The Torch coral, Euphyllia glabrescens, is a large polyp stony coral that originates from the Indo-pacific reef regions. This LPS coral species (the torch coral), has long, flowing fleshy polyps that extend from a calcified (stony) base. In a moderate water flow, these corals look a bit like a torch, which is where they get their common name. This article will share some of the most important information to care for these awesome animals in a saltwater reef aquarium.
Table of contents:
- Introduction to torch coral care
- Quick facts
- Feeding the torch coral
- Placement in the tank
- Aggression and sweeper tentacles
- Reproduction: propagation and fragging
- Anticipating and dealing with problems
- Continuing the journey
E. glabrescens are reported to live in a range of water conditions, from turbid (murky) waters to clear waters with blazingly crips light, suggesting a certain level of adaptability and beginner-friendliness which is likely one reason these corals are great beginner corals.
In the home aquarium, the Torch coral does not have particularly challenging husbandry requirements to be successfully cared for in a reef aquarium.
Like most large polyp stony corals, a torch coral benefits from moderate water flow. The polyps will remain retracted and under-inflated if the water current is too fast because the large flowing polyps are prone to rip and tear in high or ultra-high current environments.
- Common names: Torch, PomPom, or Trumpet, which is why common names are sometimes challenging in this hobby, because other corals have similar names
- Scientific names: Euphyllia glabrescens, which means they are in the same genus as Hammer, Frogspawn, & Bubble corals
- Care level: Requires moderately challenging care
- Light level: Does best with a moderate intensity of light
- Flow level: Prefers a moderate water flow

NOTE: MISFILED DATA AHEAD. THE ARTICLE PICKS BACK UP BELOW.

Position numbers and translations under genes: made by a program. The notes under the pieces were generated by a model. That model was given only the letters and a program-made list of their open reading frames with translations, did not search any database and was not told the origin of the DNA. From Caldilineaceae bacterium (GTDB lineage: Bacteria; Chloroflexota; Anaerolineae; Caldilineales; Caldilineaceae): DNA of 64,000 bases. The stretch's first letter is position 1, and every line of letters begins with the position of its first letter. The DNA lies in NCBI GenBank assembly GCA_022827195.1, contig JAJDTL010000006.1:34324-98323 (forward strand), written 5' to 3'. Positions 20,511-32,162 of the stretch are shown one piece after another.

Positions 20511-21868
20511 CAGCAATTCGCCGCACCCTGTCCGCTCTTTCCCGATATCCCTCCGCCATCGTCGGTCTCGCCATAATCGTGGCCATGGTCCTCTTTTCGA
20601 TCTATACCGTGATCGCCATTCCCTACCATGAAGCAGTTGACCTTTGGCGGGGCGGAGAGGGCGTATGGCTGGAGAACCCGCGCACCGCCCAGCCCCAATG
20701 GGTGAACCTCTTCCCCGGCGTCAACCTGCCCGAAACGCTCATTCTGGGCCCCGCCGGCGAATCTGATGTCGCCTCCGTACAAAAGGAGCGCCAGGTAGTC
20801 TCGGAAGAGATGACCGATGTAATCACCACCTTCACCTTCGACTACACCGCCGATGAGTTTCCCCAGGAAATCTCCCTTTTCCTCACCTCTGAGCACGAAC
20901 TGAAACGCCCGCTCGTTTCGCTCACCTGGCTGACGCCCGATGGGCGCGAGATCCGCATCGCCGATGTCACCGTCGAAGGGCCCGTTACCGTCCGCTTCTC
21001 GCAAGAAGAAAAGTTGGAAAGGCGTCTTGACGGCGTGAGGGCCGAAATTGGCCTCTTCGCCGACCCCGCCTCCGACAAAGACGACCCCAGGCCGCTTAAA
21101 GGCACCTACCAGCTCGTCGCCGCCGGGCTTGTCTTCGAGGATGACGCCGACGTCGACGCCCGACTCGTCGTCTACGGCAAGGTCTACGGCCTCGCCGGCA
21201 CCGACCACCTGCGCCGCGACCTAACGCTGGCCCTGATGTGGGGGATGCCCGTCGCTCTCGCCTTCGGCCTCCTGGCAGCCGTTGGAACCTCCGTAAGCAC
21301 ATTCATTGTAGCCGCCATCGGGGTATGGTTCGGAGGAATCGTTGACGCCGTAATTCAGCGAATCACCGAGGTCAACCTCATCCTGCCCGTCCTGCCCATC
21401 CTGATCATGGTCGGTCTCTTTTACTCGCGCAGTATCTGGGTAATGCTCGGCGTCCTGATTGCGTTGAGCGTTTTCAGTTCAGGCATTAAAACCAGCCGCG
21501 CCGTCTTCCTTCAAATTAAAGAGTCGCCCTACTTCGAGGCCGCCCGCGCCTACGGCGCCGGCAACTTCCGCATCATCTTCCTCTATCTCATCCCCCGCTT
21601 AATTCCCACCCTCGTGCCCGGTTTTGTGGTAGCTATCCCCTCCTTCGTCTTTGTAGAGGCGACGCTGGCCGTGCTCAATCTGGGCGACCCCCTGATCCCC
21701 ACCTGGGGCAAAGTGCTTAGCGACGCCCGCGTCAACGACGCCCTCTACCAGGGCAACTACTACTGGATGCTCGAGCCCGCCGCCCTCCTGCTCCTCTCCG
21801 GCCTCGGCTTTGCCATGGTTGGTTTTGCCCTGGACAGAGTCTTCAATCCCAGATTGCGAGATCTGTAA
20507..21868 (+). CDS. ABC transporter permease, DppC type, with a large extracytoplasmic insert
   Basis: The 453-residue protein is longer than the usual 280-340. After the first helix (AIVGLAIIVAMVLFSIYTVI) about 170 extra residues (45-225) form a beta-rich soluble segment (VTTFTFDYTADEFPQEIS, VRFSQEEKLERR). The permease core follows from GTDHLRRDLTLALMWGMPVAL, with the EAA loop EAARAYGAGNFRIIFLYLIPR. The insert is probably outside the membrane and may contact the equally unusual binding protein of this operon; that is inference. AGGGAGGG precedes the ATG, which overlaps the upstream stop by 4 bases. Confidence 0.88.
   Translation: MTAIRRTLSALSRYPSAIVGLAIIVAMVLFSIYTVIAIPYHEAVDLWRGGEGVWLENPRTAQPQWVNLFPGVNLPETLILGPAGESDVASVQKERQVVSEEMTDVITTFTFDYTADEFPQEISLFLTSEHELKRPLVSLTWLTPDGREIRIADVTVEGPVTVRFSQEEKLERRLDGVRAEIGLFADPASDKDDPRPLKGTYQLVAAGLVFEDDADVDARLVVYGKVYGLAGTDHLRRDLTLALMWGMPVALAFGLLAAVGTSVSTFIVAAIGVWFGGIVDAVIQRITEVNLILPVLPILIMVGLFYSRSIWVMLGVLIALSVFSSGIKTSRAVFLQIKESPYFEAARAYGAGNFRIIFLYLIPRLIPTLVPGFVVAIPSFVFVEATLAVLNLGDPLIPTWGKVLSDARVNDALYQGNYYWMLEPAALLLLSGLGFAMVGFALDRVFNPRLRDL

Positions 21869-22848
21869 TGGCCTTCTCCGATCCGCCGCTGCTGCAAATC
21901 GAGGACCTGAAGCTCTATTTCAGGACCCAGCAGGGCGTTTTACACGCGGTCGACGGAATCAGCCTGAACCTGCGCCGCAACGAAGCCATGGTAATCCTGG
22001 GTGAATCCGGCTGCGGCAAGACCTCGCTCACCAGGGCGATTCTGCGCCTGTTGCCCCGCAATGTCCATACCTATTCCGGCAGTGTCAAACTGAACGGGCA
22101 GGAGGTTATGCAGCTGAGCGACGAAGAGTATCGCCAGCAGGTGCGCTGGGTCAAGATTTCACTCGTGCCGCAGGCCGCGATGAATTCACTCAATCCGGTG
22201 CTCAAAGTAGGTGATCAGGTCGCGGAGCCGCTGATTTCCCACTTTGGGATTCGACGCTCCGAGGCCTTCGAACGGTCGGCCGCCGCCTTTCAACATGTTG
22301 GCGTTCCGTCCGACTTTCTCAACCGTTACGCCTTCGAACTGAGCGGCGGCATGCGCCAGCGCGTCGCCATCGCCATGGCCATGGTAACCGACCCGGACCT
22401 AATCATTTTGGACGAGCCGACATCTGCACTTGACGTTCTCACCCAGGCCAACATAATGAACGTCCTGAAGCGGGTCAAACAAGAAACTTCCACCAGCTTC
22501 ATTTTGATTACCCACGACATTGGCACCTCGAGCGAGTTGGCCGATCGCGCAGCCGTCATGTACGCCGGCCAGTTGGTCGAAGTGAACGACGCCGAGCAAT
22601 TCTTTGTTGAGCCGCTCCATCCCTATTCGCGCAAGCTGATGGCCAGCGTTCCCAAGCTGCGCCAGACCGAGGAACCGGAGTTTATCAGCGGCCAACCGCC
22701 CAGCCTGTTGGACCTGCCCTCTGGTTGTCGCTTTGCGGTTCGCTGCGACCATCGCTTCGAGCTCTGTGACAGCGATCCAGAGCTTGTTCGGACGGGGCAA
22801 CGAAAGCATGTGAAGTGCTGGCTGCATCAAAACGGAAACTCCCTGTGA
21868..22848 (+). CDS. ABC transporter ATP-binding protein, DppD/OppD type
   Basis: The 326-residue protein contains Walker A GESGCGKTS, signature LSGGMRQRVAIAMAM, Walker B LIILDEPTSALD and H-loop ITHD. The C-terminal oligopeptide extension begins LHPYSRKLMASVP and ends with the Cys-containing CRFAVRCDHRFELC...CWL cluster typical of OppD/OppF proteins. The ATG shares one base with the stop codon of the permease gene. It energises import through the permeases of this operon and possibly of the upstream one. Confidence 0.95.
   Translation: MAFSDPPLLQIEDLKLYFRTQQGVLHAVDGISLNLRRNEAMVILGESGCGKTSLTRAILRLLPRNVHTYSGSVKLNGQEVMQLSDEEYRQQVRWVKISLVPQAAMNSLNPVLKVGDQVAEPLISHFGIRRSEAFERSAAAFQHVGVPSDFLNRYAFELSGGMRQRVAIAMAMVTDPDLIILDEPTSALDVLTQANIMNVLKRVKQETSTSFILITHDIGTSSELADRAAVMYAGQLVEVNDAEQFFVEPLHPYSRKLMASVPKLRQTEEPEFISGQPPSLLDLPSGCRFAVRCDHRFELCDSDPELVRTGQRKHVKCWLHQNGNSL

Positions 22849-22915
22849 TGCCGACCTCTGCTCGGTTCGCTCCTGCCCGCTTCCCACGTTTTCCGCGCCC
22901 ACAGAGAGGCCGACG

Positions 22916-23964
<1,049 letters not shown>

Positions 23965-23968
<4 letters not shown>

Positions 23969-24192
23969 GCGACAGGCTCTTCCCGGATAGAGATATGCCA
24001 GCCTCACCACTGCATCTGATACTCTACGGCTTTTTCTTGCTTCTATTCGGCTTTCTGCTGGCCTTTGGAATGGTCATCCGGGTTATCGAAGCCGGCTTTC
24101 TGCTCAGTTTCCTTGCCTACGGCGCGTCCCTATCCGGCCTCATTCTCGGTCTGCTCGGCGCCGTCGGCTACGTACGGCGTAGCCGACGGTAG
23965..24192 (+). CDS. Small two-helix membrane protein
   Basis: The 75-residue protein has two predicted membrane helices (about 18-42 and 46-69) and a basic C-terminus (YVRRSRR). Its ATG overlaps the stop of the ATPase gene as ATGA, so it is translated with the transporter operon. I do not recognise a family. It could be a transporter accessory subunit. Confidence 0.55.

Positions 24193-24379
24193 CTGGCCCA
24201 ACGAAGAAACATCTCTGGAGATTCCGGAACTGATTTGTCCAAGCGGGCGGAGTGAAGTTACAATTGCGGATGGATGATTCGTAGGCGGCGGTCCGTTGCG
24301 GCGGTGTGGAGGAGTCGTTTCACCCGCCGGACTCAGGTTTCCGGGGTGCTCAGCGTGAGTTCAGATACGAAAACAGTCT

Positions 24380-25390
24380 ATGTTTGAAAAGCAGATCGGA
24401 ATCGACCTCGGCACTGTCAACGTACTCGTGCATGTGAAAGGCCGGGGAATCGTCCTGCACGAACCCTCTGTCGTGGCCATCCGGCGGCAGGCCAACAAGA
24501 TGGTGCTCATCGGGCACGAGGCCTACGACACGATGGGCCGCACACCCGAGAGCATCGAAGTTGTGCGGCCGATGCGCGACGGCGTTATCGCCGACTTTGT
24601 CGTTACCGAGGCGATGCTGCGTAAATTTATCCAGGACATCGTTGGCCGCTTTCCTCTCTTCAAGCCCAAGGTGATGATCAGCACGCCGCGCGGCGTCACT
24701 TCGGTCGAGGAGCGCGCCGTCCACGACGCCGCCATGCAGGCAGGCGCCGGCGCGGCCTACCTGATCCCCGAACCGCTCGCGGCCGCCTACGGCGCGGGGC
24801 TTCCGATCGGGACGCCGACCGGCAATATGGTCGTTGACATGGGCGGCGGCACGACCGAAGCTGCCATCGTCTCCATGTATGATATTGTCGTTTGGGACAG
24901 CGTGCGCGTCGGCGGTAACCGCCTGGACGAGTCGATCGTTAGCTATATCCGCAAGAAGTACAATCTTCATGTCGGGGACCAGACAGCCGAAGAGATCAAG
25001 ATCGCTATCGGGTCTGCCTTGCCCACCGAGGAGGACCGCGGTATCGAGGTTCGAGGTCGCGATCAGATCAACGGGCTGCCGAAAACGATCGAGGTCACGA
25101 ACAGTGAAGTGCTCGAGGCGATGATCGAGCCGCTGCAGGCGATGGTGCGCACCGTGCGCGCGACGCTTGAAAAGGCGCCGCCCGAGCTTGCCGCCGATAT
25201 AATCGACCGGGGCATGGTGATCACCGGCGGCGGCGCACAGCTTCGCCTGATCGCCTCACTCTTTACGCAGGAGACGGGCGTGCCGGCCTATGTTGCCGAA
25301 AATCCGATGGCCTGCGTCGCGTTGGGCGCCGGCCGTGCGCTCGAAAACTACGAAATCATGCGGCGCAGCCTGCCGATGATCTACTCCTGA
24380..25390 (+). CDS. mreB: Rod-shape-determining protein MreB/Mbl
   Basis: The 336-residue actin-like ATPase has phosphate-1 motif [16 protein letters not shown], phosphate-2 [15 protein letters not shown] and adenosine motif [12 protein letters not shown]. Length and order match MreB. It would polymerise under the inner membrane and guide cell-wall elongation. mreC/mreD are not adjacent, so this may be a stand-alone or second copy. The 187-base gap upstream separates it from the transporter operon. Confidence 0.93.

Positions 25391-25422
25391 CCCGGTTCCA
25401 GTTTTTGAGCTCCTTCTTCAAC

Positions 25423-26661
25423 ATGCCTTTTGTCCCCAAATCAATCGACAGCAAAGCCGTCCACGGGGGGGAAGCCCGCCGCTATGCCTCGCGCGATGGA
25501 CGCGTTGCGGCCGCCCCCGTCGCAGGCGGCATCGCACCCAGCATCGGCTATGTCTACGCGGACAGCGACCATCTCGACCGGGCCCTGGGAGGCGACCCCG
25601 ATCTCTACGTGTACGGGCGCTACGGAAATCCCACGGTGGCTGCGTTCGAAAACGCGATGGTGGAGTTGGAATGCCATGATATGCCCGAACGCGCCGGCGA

- Aggression: Aggressive–will sting neighboring corals, with one big, fun exception: they will tolerate other Euphyllia corals
The torch coral is a photosynthetic coral, meaning it has a relationship with symbiotic zooxanthellae (single-cell photosynthetic organsims) that live inside its tissues that converts the light energy into sugar. In exhange for a home inside the coral, the zooxanthellae split their ‘harvest’ and feed the coral. Therefore, it is possible to keep the Torch coral without any feeding at all. However, all corals are animals, and animals are meant to eat. So while it is technically not necessary to feed them, the fact that they are biologically able to consume rather large, meaty meals, by coral standards, suggests to me that feeding of appropriately sized fare should be strongly encouraged.
Want to know the right way to feed your corals, check out this video:
The best placement for a torch coral is in a location that gets moderate water flow and moderate-intensity lighting. Just like Goldilocks, you don’t want the lights or the water flow to be too hot or too cool, you want them just right. What does that mean exactly?
Well, the fringes/corners of your tank (unless right next to a powerhead or light source) are likely the lower flow, lower light areas of your tank. The areas directly in front of the flow of your powerheads or gyre pumps are likely areas of highest flow.
Moderate flow is achieved in the locations where the polyps are fully extended and gently swaying like they are in a breeze. Not still or bending like they’re in a storm, but swaying in a breeze.
Moderate light intensity
The upper areas of the live rock (high up in the tank) and areas most centrally located under your LEDs are likely the highest areas of light intensity. Assuming you have high-quality Reef LEDs, Metal Halides, or T5s, those areas of most intense lighting are best reserved for the light-hungriest corals (certain SPS, and generally brightest color corals…although that is a loose rule of thumb).
The best placement for your torches would generally be the middle-to-lower ends of the tank, still in reasonably bright light but not straight under the most intense section of the light.
Place them where both of those conditions exist